Impacted Canines

An impacted tooth is simply a tooth that is “stuck” in the jaw and has not “erupted” into a position that is functional. Besides the wisdom teeth, the next most common teeth to be impacted are the maxillary cuspids (upper eye teeth, canines). These teeth are important for a proper bite. They are very strong biting teeth and have the longest roots of all the teeth. They are the first teeth to touch when the jaw closes, guiding all the other teeth into a proper bite.

The canines are normally the last front teeth to erupt into place. This usually happens around age 13, causing any space between the upper front teeth to close. When these teeth are impacted, they can be stuck in the dental arch of the roof of the mouth, or in an elevated position above the roots of the adjacent teeth or in the dental arch on the facial side.

The older a person gets, the likelihood of the canines erupting normally decreases. The treating orthodontist may at this point make a referral to Dr. Truitt to surgically access the canines to aid in their eruption. The orthodontist and Dr. Truitt will combine efforts to achieve this. The orthodontist will usually place braces on the upper teeth and then Dr. Truitt will perform a simple surgical procedure to lift the gum off of the impacted tooth to expose it. Then he will bond an orthodontic bracket to the tooth and attach a tiny chain to it. Shortly after surgery the orthodontist will then use the chain to begin applying a pulling force on the tooth that will eventually bring it into the proper position. This is a very carefully controlled process that can take up to a year to complete.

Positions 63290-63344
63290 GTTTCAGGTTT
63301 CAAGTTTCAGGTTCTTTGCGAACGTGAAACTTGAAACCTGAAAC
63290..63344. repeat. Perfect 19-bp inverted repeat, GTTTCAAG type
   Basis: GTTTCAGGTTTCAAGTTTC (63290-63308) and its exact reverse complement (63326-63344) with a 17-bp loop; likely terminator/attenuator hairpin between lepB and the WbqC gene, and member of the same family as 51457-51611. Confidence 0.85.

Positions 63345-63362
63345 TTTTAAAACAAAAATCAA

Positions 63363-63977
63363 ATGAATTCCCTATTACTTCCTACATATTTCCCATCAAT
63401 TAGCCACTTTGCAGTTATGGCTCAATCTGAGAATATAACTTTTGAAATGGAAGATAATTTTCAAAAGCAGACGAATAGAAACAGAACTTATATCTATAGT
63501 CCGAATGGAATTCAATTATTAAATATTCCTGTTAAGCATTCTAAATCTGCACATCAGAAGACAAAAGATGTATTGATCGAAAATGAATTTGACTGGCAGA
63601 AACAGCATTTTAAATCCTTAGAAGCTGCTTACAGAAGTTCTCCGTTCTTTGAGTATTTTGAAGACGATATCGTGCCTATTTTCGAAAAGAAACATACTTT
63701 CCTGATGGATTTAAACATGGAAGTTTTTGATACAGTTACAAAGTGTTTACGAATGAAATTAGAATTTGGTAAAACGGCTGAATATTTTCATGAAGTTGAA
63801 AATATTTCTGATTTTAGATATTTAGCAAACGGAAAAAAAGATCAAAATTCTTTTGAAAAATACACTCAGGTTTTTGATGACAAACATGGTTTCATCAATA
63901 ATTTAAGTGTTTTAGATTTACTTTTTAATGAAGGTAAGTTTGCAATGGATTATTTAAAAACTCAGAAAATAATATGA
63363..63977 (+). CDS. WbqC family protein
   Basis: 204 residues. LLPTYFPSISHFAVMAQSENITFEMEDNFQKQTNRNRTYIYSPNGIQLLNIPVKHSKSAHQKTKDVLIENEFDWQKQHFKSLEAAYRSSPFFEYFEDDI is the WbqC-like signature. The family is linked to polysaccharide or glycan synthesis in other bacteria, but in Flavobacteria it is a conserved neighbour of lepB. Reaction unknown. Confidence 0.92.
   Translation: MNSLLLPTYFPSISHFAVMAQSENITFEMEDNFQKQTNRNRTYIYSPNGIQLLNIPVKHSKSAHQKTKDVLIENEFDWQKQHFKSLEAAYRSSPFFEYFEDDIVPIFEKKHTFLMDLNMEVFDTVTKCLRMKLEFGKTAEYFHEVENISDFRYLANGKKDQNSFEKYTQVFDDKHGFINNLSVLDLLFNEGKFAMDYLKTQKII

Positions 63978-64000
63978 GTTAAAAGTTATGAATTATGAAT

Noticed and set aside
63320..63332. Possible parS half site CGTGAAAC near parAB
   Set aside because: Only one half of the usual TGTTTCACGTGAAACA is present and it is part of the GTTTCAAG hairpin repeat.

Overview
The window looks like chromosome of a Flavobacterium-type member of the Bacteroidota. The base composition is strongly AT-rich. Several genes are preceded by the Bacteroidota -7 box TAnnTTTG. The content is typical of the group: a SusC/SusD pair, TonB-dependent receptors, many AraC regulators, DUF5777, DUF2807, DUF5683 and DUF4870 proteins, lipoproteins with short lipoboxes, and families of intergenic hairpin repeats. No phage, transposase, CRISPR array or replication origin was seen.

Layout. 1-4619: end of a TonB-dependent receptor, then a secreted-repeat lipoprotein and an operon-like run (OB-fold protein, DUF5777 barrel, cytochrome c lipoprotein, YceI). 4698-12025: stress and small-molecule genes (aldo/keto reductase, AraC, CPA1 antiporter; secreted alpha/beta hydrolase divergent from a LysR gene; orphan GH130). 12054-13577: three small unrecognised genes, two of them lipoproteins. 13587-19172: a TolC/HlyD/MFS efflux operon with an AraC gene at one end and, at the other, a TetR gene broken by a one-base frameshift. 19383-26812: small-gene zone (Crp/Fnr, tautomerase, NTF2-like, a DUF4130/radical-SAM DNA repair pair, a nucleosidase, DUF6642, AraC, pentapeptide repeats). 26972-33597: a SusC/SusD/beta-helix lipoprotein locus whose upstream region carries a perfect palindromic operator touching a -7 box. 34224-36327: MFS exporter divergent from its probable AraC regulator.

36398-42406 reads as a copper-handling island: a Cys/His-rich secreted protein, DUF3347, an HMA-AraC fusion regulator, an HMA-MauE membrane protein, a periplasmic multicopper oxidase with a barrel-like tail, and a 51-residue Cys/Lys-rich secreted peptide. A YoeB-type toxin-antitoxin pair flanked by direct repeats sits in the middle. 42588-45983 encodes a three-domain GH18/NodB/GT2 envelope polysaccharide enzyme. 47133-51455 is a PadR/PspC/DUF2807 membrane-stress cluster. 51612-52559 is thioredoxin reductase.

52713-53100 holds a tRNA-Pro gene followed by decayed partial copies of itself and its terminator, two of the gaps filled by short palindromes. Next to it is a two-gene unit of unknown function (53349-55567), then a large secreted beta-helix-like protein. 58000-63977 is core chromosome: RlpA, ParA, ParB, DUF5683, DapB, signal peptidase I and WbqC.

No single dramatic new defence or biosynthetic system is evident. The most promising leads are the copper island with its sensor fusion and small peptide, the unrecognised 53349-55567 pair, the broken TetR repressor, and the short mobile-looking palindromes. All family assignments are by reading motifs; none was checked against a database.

Individual needs and circumstances vary widely, and an oral exam and discussion with Dr. Truitt prior to any scheduled surgery is very important. Medical history and anesthesia options will also be discussed at the consultation appointment.

Post-operative instructions